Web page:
The Story of Bacon's Rebellion

Overview

The year 1676 dawned upon troublous scenes in Virginia. Being a time when men were wont to see in every unusual manifestation of Nature the warning shadow cast ahead by some coming event, the colonists darkly reminded each other how the year past had been marked by three "Prodigies." The first of these was "a large comet every evening for a week or more, at southwest, thirty-five degrees high, streaming like a horse's tail westwards, until it reached (almost) the horizon, and setting towards the northwest." The ...
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The Story of Bacon's Rebellion

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Overview

The year 1676 dawned upon troublous scenes in Virginia. Being a time when men were wont to see in every unusual manifestation of Nature the warning shadow cast ahead by some coming event, the colonists darkly reminded each other how the year past had been marked by three "Prodigies." The first of these was "a large comet every evening for a week or more, at southwest, thirty-five degrees high, streaming like a horse's tail westwards, until it reached (almost) the horizon, and setting towards the northwest." The second consisted of "flights of pigeons, in breadth nigh a quarter of the mid-hemisphere, and of their length was no visible [14]end, whose weight break down the limbs of large trees whereon they rested at nights, of which the fowlers shot abundance and ate 'em," and the third, of "swarms of flies about an inch long, and big as the top of a man's little finger, rising out of spigot holes in the earth, which ate the new sprouted leaves from the tops of the trees, without other harm, and in a month left us."
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Product Details

  • ISBN-13: 9781500853938
  • Publisher: CreateSpace Publishing
  • Publication date: 8/18/2014
  • Pages: 78
  • Product dimensions: 6.00 (w) x 9.00 (h) x 0.16 (d)

Read an Excerpt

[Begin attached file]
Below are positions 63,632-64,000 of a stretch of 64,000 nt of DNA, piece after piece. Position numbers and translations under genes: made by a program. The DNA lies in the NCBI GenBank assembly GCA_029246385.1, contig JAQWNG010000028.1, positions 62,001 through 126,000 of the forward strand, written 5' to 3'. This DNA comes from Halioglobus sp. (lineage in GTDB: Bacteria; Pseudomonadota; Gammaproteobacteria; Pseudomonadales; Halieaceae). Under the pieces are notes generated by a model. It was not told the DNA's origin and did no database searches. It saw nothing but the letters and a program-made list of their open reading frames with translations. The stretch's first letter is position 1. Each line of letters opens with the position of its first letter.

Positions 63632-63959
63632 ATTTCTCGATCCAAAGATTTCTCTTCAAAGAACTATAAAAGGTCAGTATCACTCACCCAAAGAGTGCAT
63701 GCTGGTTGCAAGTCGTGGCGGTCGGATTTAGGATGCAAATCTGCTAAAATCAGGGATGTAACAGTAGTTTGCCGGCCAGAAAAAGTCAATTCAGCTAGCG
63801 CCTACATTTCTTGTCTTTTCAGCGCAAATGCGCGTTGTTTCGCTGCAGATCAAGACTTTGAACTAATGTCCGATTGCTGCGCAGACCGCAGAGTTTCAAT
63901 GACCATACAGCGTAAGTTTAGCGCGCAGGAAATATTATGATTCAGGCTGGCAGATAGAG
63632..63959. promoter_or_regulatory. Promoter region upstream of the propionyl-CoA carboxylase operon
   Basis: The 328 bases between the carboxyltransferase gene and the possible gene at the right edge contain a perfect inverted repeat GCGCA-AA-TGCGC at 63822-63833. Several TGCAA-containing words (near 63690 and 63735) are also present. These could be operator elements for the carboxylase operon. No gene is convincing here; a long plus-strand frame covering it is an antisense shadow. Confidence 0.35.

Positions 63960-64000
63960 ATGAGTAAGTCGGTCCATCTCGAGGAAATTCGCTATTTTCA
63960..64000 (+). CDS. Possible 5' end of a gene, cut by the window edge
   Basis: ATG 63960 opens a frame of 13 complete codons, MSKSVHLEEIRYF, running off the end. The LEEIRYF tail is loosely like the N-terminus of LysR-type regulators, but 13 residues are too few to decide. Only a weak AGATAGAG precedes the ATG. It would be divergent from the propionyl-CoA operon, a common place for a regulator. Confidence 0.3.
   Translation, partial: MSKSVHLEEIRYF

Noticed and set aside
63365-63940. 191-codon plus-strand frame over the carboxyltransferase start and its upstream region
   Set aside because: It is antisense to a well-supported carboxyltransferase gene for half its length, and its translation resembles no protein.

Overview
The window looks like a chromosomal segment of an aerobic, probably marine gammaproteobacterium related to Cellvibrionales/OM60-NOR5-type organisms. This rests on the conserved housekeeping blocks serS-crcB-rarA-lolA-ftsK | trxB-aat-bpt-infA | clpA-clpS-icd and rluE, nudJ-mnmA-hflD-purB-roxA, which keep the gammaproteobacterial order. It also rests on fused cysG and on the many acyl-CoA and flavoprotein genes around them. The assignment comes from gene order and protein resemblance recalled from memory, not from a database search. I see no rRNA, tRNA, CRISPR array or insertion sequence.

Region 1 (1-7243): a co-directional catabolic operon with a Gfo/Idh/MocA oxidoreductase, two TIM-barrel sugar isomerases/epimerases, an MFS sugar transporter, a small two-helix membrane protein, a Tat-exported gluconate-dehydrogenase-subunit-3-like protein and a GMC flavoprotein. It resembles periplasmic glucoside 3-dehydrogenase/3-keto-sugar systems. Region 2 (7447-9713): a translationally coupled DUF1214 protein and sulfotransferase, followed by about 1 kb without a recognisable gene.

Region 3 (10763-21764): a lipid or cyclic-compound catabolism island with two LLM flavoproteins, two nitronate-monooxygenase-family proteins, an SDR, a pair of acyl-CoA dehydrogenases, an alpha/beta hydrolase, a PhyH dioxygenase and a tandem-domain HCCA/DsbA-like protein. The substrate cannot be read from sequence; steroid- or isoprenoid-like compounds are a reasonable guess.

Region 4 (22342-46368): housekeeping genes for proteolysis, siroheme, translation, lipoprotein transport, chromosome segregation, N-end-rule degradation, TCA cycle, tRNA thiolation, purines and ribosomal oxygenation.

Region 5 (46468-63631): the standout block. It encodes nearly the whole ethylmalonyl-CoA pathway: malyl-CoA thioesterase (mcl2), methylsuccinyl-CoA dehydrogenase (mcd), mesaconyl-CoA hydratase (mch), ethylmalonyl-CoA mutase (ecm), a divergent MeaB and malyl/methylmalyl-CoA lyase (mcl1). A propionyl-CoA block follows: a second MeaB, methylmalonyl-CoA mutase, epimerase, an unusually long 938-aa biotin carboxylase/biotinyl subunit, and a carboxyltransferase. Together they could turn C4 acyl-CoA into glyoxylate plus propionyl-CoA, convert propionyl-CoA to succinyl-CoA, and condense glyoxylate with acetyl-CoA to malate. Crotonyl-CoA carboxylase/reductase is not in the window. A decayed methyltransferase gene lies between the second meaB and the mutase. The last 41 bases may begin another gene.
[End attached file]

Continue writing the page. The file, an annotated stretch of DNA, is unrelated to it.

IV. ENTER, MB. BACON. Throughout all history of all lands, at the supreme moment when any country whatsoever has seemed to stand in suspense debating whether to give itself over to despair or to gather its energies for one last blow at oppression, the mysterious star of destiny has seemed to plant itself a fixed star above the head of some one man who has been (it may be) raised up for the time and the need, and who has appeared, under that star's light, to have more of the divine in him than his brother mortals. To him other men turn as to a savior, vowing to follow his guidance to the death; upon his head women call down Heaven's blessings, while in their hearts they enshrine him as something akin to a god. Oftentimes such men fall far short of theiraims, yet their failures are like to be more glorious than common victories. The star that led them on in life does not desert them in death it casts a tender glow upon their memory, and through the tears of those who would have laid down their lives for them it takes on the softened radiance of the martyr's crown. Other times and other countries have had their leaders, their heroes, their martyrs Virginia, in 1676 had her Nathaniel Bacon. This young man was said to be a "gentleman of no obscure family." He was, indeed, a cousin of Nathaniel Bacon, Sr., the highly esteemed president of the Virginia Council of State, who remained loyal to the government during the rebellion against Sir William Berkeley's rule, and is said to have offered to make his belligerent relative his heir if he would remain loyal, too. The first of the family of whom anything is known was Robert Bacon, of Drinkstone, who married Isabella Cage and had two sons,one of whom was Sir Nicholas Bacon, Lord Keeper, and father of the great Lord Bacon; and ...
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